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Old 26 August 2013, 13:18   #1
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Too high?

Hi all,

I get alot of splashing either side of the leg at speed. It gets worse as you trim it in. I suspect this means the engines in mounted a bit high. You can see from the attached pic that it looks like water is being pushed up towards the lip above the cav plate and then outwards creating the splashing:



...and just to show what I mean about the lip, you can see it here about 2" above the cav plate:


Here's a video taken at the same time as the first pic. The engine is trimmed about neutral here:


Any opinions/advice?
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Old 26 August 2013, 18:07   #2
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Looking at that first picture, your engine is too low in fact hence the reason for all the water spray. I'd try going up a hole at a time till you get the best result.
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Old 27 August 2013, 03:02   #3
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We had exactly the same thing with our Searider, we lifted the engine 1 hole and although it reduced the spray the prop didn't have the same grip, it would cavitate in tight turns.

We lowered it again and lived with the spray.
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Old 27 August 2013, 12:23   #4
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Up you say? But that would bring the cooling water intake further out of the water? It already looks worryingly high to me compared to the waterline at speed. It's obviously pulling in water or the telltail would stop but I'm not sure I'd want it any higher.
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Old 27 August 2013, 12:39   #5
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The cavitation plate (the one just above the prop) wants to be almost level with the bottom of your hull when vertical. Water intakes are below it so unless it's extreme they should always be in the wet stuff.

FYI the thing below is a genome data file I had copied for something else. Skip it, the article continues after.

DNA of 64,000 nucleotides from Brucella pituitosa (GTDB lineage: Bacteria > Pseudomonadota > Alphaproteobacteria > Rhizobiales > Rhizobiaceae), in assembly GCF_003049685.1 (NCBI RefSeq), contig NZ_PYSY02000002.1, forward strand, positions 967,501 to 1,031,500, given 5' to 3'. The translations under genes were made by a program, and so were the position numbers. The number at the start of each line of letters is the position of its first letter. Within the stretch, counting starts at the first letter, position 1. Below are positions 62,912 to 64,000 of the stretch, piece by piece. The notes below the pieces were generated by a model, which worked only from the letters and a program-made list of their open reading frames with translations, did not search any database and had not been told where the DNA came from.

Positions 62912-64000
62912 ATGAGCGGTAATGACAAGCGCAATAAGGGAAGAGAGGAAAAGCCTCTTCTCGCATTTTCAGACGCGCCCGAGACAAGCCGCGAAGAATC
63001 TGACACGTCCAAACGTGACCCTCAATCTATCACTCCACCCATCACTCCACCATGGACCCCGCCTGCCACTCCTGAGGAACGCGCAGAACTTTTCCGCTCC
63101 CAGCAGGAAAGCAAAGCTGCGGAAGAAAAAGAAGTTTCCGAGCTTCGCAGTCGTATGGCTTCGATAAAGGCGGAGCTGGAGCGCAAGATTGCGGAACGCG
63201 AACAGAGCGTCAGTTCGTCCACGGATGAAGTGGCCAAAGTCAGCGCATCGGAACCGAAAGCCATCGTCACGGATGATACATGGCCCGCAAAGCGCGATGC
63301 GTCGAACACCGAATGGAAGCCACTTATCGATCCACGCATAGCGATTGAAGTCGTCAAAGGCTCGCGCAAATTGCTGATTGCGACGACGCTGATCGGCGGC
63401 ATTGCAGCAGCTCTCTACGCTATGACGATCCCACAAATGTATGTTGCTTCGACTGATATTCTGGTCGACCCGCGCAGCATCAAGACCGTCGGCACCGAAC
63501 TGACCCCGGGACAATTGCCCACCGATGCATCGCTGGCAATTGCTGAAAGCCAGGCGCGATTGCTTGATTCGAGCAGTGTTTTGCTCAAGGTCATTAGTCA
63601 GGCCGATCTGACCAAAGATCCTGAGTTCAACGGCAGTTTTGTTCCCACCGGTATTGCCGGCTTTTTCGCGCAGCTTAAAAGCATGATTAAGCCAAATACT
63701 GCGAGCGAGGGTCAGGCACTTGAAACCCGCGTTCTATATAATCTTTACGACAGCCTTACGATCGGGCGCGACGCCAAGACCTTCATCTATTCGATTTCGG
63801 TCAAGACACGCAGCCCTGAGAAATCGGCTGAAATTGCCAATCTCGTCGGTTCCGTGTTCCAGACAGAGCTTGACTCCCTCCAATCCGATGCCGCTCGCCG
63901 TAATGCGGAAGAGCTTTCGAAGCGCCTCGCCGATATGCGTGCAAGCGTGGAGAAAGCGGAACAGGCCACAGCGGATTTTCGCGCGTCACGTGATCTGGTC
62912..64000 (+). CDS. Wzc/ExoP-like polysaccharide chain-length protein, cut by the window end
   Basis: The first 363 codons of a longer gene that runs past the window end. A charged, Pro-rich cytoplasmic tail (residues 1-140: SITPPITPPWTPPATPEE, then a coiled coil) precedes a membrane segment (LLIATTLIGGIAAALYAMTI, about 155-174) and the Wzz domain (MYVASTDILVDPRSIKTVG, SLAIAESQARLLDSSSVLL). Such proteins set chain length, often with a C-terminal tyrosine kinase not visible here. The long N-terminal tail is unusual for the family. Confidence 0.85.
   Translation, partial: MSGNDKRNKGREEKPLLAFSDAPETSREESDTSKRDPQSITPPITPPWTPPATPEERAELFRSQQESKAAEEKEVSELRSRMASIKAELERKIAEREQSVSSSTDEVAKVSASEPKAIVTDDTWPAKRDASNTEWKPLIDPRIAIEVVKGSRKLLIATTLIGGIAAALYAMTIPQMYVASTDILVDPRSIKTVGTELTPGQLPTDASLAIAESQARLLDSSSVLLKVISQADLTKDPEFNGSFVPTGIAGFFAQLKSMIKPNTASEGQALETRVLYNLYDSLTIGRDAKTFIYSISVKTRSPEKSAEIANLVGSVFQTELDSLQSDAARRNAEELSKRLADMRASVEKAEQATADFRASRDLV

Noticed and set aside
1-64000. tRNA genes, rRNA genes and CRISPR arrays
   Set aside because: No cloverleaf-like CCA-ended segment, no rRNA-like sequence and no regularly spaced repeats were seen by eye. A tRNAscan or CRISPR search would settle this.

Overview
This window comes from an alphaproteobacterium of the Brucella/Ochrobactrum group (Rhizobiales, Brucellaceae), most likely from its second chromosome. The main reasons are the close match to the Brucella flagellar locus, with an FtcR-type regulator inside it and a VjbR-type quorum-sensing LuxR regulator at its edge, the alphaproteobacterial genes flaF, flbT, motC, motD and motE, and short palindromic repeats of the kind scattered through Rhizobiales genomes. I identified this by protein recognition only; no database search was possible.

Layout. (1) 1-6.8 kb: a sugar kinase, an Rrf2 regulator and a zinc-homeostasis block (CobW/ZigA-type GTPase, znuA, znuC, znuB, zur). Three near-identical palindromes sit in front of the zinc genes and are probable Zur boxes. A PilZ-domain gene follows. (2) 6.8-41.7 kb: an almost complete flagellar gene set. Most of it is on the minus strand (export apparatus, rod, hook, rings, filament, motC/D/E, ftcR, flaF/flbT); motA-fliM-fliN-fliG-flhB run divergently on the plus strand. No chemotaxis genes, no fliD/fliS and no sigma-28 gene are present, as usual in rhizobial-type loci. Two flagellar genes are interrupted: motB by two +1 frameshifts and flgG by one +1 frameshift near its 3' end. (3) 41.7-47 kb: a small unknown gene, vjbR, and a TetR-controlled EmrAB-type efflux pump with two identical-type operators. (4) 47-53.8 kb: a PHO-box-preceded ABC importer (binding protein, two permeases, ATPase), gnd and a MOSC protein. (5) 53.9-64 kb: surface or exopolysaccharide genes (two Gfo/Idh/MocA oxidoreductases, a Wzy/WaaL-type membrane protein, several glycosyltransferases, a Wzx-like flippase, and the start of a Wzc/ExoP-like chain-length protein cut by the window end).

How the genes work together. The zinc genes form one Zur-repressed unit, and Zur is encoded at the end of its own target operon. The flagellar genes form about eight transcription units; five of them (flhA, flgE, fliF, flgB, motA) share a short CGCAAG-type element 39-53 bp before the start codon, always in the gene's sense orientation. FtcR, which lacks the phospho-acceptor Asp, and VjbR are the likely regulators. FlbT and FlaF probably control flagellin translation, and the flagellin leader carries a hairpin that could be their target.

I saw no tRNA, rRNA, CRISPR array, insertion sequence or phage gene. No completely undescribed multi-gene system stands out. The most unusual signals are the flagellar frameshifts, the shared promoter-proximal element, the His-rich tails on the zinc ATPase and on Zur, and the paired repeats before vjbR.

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Old 27 August 2013, 12:44   #6
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Quote:
Originally Posted by paddlers View Post
The cavitation plate (the one just above the prop) wants to be almost level with the bottom of your hull when vertical. Water intakes are below it so unless it's extreme they should always be in the wet stuff.
Yes, I are muppet! Mixing up water intake grills with the the one just above the cav plate towards the rear. Dunno what they are but they damn sure arent where I put the muffs on!
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Old 27 August 2013, 12:46   #7
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That engine is way too high, lowered it untill water flow passes slightly under small upper deflector plate, that's with well trimmed engine to achieve boat and anticav plate riding near paralell to water level. It's the perfect engine transom height for good hole shot, inmaculate close turns at speed and overall good boating on all water conditions.

Happy Boating
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Old 27 August 2013, 15:49   #8
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The grates you are talking about are just exhaust relief ports. The plate above the cavitation plate is just a deflector the water should run just on the underneath of the cavitation plate when set right. I would definitely be lifting that engine without a doubt. It is just trial and error to get the best balance so you don't loose too much grip in tight turns but then how often are you doing high speed hard turns.
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Old 27 August 2013, 16:34   #9
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So it seems that the one thing we can all agree on is that it's too high.... or too low.

I'd need someone with a crane if i was going to raise (or lower) it so it'll probably need to stay as it is for now. If the opportunity presents itself I guess I'll need to experiment. Thanks for the input though guys.
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Old 27 August 2013, 16:49   #10
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Quote:
Originally Posted by Clamchowder View Post
I'd need someone with a crane if i was going to raise (or lower) it
No you don't, it's easy. Lower the jockey wheel, block up under the skeg with timber, remove the bolts through the holes in the transom bracket, loosen the ones in the slots just enough to allow the engine to move & wind the jockey wheel down until you move up a hole, simples
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